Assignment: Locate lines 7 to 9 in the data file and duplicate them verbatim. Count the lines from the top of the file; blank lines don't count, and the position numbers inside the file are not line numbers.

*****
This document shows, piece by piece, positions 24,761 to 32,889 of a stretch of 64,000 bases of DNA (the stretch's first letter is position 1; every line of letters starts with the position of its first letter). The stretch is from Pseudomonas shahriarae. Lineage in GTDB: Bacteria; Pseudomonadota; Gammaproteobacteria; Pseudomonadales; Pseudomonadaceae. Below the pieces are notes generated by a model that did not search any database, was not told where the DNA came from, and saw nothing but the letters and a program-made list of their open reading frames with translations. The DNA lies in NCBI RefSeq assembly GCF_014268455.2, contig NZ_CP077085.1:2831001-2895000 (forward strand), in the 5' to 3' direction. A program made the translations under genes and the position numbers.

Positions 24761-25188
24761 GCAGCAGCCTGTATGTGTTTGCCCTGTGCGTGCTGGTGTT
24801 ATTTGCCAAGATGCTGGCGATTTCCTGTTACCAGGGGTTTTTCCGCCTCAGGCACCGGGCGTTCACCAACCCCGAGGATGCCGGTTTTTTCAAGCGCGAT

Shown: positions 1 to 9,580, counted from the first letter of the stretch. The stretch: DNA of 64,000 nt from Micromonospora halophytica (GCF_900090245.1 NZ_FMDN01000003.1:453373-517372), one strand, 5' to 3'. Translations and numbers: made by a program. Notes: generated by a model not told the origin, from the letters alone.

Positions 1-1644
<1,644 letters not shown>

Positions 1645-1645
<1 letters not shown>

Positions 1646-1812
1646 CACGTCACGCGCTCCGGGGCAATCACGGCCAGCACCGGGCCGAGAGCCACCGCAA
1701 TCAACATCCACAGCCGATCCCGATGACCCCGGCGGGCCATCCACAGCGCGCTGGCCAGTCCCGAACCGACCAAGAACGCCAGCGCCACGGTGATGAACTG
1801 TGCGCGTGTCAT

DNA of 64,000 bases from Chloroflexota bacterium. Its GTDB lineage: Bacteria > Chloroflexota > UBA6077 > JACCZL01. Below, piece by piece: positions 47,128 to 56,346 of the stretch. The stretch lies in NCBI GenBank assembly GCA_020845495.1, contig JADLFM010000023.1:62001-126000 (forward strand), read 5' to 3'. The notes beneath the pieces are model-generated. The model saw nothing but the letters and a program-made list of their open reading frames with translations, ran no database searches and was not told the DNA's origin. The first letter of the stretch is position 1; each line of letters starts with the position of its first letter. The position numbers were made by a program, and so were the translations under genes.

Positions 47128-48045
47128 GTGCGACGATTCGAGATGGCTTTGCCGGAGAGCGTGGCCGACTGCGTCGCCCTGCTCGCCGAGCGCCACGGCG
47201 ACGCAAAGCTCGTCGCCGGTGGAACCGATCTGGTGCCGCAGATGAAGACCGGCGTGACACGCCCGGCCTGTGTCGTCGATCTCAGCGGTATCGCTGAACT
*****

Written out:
<1,644 letters not shown>

Positions 1645-1645
<1 letters not shown>